The ruling by Judge Friedman at a District Court in Michigan is of particular interest to the Tennessee case. It is being appealed to the 6th U.S. Circuit Court of Appeals which may determine the status of marriage for same-sex couples in all of the states that the Appeals Court covers. One of these is Tennessee. Depending upon timing, this might make the Tennessee District Court's ruling moot.

The Tennessee Attorney General's office defended the state's marriage law and constitutional marriage amendment by appealing Judge Trauger's ruling to the 6th U.S. Circuilt Court of Appeals. This had the effect of staying the temporary injunction, so that the three plaintiff couples are no longer considered married in Tennessee.

Eventually, five other cases from Kentucky, Michigan, and Ohio, were considered along with Tennesees "Tanco v. Tennessee" lawsuit by the 6th Circuit on 2014-AUG-07 in a marathon session of the court that lasted three and a half hours.

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2014-MAR-20: Family Action Council of Tennessee expressed concern that this lawsuit may destroy American civilization:

The council has two problems with the case currently underway:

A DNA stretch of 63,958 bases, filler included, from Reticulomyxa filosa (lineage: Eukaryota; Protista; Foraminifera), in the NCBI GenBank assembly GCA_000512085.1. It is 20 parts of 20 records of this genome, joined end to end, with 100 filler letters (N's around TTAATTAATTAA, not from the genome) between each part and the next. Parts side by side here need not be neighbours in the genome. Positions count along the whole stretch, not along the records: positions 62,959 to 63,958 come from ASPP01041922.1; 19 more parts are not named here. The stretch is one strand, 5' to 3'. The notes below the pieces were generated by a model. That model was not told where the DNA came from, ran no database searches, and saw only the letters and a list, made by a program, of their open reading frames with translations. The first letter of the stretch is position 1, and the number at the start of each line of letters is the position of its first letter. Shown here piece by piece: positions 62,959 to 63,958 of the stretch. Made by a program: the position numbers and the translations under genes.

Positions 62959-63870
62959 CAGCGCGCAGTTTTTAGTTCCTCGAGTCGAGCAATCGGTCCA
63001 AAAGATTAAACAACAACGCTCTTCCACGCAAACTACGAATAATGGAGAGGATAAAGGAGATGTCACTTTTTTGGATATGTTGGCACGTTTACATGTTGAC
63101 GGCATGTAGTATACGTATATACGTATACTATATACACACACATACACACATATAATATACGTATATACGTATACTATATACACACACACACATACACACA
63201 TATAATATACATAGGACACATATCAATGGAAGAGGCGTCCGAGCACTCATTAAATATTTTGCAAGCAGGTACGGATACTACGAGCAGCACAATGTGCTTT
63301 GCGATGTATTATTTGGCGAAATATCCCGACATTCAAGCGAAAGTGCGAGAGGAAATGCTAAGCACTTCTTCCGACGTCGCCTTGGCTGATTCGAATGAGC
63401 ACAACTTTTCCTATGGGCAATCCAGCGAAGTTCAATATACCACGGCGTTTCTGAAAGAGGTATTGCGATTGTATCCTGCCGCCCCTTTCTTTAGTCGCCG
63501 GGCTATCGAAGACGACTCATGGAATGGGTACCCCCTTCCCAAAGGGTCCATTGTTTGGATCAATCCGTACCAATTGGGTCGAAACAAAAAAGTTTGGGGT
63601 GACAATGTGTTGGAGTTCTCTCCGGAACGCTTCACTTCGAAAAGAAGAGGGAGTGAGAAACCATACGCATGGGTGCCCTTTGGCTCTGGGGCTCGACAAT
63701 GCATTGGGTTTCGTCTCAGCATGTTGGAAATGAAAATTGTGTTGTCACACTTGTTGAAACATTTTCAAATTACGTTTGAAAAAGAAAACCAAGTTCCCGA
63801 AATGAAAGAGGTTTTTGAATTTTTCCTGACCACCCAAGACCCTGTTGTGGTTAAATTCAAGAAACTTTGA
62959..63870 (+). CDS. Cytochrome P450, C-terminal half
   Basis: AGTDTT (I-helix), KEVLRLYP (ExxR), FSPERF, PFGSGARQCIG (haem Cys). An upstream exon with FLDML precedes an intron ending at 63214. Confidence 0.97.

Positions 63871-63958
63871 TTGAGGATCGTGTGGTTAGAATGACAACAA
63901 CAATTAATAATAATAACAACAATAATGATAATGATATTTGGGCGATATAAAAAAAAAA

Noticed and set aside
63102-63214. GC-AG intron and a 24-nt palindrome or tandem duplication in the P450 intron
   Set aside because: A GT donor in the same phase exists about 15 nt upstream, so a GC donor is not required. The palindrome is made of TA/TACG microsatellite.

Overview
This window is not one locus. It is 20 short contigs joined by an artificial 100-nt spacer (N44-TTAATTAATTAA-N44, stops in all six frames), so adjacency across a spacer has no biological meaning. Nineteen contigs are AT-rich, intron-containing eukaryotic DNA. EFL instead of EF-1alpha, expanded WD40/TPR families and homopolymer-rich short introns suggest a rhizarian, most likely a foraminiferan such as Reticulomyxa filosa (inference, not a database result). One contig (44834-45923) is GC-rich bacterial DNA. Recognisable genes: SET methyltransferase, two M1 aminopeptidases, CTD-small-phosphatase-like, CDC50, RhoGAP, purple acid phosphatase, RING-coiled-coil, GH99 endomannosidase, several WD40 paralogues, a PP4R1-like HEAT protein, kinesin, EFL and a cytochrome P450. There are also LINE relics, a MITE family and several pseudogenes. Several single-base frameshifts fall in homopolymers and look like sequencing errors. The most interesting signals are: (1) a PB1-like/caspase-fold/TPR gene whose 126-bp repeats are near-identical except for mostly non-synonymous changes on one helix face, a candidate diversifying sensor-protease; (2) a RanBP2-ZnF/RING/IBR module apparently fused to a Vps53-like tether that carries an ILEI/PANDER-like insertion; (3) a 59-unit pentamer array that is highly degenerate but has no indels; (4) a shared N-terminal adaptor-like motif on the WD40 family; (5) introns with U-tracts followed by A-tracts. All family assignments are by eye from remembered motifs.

• The state's brief expressed concern that to force Tennessee to recognize out-of-state same-sex marriage would be "an affront to its sovereignty" and would make Tennessee public policy on marriage "subservient to that of other states." The Council suggests that if the plaintiffs in this case were successful, and if some other state were to legalize polygamous marriages, then Tennessee would have to recognize out-of-state polygamous marriages. That is extremely unlikely, as an entirely new and different lawsuit would be required first. No bill to legalize that type of marriage has ever been filed in any legislature anywhere in the world where same-sex marriage has been legalized.

  • They also expressed concern that to allow same-sex couples' marriages solemnized in other states to be automatically recognized in Tennessee might end American civilization as we know it. They based their fears on a book by Dr. J.D. Unwin published in 1934 and titled "Sex and Culture." 3 He was a professor of ethnology and social anthropology at Oxford and Cambridge Universities in the UK. He died in 1936, two years after the book was published. He had studied 80 primitive tribes and six civilizations that existed at various times over the past 5 millennia of history.

David Fowler, writing for the Council, said:

    "Dr. Unwin ... found a positive correlation between the cultural achievement of a people and the sexual restraint they observe. ... Dr. Unwin wrote: 

    'Any human society is free to choose either to display great energy or to enjoy sexual freedom; the evidence is that it cannot do both for more than one generation.'

    In other words, the energy it takes to create and maintain a great civilization does not exist in a society that has chosen to 'enjoy sexual freedom.'

    His research also showed that societies that rest on sexual freedom never recover their civilizing energy: “In human records there is no instance of a society retaining its energy after a complete new generation has inherited a tradition which does not insist on pre-nuptial and post-nuptial continence. ..."